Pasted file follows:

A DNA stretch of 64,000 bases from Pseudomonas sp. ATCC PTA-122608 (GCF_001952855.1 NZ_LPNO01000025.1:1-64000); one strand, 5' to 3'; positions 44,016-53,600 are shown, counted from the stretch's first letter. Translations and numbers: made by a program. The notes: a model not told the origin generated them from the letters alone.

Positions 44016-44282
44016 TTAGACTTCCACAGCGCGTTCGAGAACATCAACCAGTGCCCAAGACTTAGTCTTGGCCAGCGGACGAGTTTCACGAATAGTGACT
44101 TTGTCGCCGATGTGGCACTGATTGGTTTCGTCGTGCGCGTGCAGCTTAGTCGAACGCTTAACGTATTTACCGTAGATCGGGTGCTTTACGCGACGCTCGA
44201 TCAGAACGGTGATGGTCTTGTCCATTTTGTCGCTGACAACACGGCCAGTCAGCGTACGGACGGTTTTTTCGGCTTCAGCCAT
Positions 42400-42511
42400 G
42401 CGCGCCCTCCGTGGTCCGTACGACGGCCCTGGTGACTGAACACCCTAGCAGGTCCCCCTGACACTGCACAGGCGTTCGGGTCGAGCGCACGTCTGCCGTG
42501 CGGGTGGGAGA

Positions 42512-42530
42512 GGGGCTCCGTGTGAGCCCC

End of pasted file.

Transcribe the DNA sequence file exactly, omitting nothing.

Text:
A DNA stretch of 64,000 bases from Pseudomonas sp. ATCC PTA-122608 (GCF_001952855.1 NZ_LPNO01000025.1:1-64000); one strand, 5' to 3'; positions 44,016-53,600 are shown, counted from the stretch's first letter. Translations and numbers: made by a program. The notes: a model not told the origin generated them from the letters alone.

Positions 44016-44282
44016 TTAGACTTCCACAGCGCGTTCGAGAACATCAACCAGTGCCCAAGACTTAGTCTTGGCCAGCGGACGAGTTTCACGAATAGTGACT
44101 TTGTCGCCGATGTGGCACTGATTGGTTTCGTCGTGCGCGTGCAGCTTAGTCGAACGCTTAACGTATTTACCGTAGATCGGGTGCTTTACGCGACGCTCGA
44201 TCAGAACGGTGATGGTCTTGTCCATTTTGTCGCTGACAACACGGCCAGTCAGCGTACGGACGGTTTTTTCGGCTTCAGCCAT
Positions 42400-42511
42400 G
42401 CGCGCCCTCCGTGGTCCGTACGACGGCCCTGGTGACTGAACACCCTAGCAGGTCCCCCTGACACTGCACAGGCGTTCGGGTCGAGCGCACGTCTGCCGTG
42501 CGGGTGGGAGA

Positions 42512-42530
42512 GGGGCTCCGTGTGAGCCCC